Our goal, through the Vermont Digital Economy Project, is to help Vermonters use and understand digital tools better. We know that the more technologically capable Vermonters are, the more resilient they will be in the event of another disaster. In the meantime, they will be able to use these tools to help spur economic development, whether it’s by advertising a small local business, improving the visibility of a local nonprofit, or simply becoming more capable at navigating the internet.
Part of what makes our project so relevant is that the state of Vermont has a goal of bringing broadband to every household in Vermont. Our job is to help make this a real benefit to the people who will have access to this internet, and to increase overall access, for instance through public Wi-Fi zones.
The Vermont Telecommunications Authority (VTA), whose mission is “to ensure residences and business in all regions of the state have access to affordable broadband, mobile voice and data communications,” has recently announced a new initiative to support Business Broadband Improvement Districts. The creation of these districts will work hand in hand with what we are doing through the Vermont Digital Economy Project.
“The VTA’s focus remains on supporting the goal of reaching every home and business of Vermont with broadband Internet,” said Chris Campbell, the Executive Director of the VTA, “We’re very happy to report that projects are in process across the state through state, federal and private capital funding. The legislature set a second goal of supporting business districts that need upgraded broadband services. We’ve developed this initiative to bring together communities and businesses to develop new opportunities for economic vitality.”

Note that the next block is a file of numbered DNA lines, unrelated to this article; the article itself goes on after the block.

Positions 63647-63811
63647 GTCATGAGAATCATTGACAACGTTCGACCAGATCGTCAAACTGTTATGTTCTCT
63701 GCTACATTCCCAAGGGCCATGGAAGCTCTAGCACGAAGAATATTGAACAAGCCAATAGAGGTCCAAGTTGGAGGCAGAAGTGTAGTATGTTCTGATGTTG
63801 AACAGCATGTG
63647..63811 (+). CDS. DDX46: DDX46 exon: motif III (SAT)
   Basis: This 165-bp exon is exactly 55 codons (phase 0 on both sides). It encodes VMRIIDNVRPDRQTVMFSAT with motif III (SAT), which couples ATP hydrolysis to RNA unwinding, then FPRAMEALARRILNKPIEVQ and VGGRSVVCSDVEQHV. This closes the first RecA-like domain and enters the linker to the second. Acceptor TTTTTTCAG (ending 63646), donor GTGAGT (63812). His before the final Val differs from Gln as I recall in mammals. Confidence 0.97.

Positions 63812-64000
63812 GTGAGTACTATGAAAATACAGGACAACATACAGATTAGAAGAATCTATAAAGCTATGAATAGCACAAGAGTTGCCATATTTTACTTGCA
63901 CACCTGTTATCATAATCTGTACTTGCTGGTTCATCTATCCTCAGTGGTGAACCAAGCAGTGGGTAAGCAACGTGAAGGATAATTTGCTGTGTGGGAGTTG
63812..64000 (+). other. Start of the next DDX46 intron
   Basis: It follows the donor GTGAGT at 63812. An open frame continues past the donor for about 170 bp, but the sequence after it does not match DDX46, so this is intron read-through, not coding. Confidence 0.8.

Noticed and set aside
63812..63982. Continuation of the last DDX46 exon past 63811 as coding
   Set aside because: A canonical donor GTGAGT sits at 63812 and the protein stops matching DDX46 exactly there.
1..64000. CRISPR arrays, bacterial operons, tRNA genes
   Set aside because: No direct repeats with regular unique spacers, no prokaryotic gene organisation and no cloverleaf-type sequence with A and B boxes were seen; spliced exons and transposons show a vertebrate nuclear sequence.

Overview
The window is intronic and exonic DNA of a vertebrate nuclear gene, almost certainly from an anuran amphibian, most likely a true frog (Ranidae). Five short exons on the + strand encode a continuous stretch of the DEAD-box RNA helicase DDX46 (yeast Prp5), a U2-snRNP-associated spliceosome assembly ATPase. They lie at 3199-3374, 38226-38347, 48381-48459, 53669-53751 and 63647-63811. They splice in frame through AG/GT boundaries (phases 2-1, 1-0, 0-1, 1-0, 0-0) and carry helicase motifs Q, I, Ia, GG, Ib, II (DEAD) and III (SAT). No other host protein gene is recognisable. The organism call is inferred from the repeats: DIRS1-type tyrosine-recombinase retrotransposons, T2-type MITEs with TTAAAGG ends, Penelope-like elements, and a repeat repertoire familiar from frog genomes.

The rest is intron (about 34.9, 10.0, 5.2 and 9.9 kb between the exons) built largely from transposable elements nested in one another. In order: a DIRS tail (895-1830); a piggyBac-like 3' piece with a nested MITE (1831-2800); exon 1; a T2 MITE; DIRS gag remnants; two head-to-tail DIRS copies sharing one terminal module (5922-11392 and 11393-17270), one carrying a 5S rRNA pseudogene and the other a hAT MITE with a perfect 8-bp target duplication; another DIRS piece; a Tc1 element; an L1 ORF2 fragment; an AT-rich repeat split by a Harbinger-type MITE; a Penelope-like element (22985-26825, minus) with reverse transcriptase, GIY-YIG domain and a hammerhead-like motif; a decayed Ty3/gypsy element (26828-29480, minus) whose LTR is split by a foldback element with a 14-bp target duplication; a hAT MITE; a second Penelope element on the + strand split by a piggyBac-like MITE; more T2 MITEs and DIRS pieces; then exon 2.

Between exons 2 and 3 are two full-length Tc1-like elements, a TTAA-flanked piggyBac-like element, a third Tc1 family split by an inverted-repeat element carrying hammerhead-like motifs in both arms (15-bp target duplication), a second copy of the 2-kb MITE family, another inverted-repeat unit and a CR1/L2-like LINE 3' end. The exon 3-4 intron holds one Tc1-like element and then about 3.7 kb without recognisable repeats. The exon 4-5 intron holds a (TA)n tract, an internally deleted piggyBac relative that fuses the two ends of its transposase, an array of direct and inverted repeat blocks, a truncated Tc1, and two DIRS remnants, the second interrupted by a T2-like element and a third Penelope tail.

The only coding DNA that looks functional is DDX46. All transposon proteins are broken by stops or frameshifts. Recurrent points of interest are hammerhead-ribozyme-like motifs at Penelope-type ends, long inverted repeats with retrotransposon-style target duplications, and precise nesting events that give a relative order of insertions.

Through this initiative, business districts in Vermont will be able to receive support in a number of different forms, one of which could include a downtown Wi-Fi zone, similar to the Wi-Fi zones implemented under e-Vermont and the Vermont Digital Economy Project.
“The Vermont Center for Rural Development has led the way in establishing successful Wi-Fi zones or hotspots,” said Campbell, “The VTA has committed up to $200,000 for Wi-Fi infrastructure in this initiative. It’s an important tool.”
Fortunately, these two forms of Wi-Fi zone implementation can work together. Currently, the Vermont Digital Economy project is pledging between two and four Access Points per town, depending on the size and layout of a downtown area. Thanks to the VTA’s new initiative, towns who wish to expand their downtown zones beyond what is being created through the Vermont Digital Economy Project.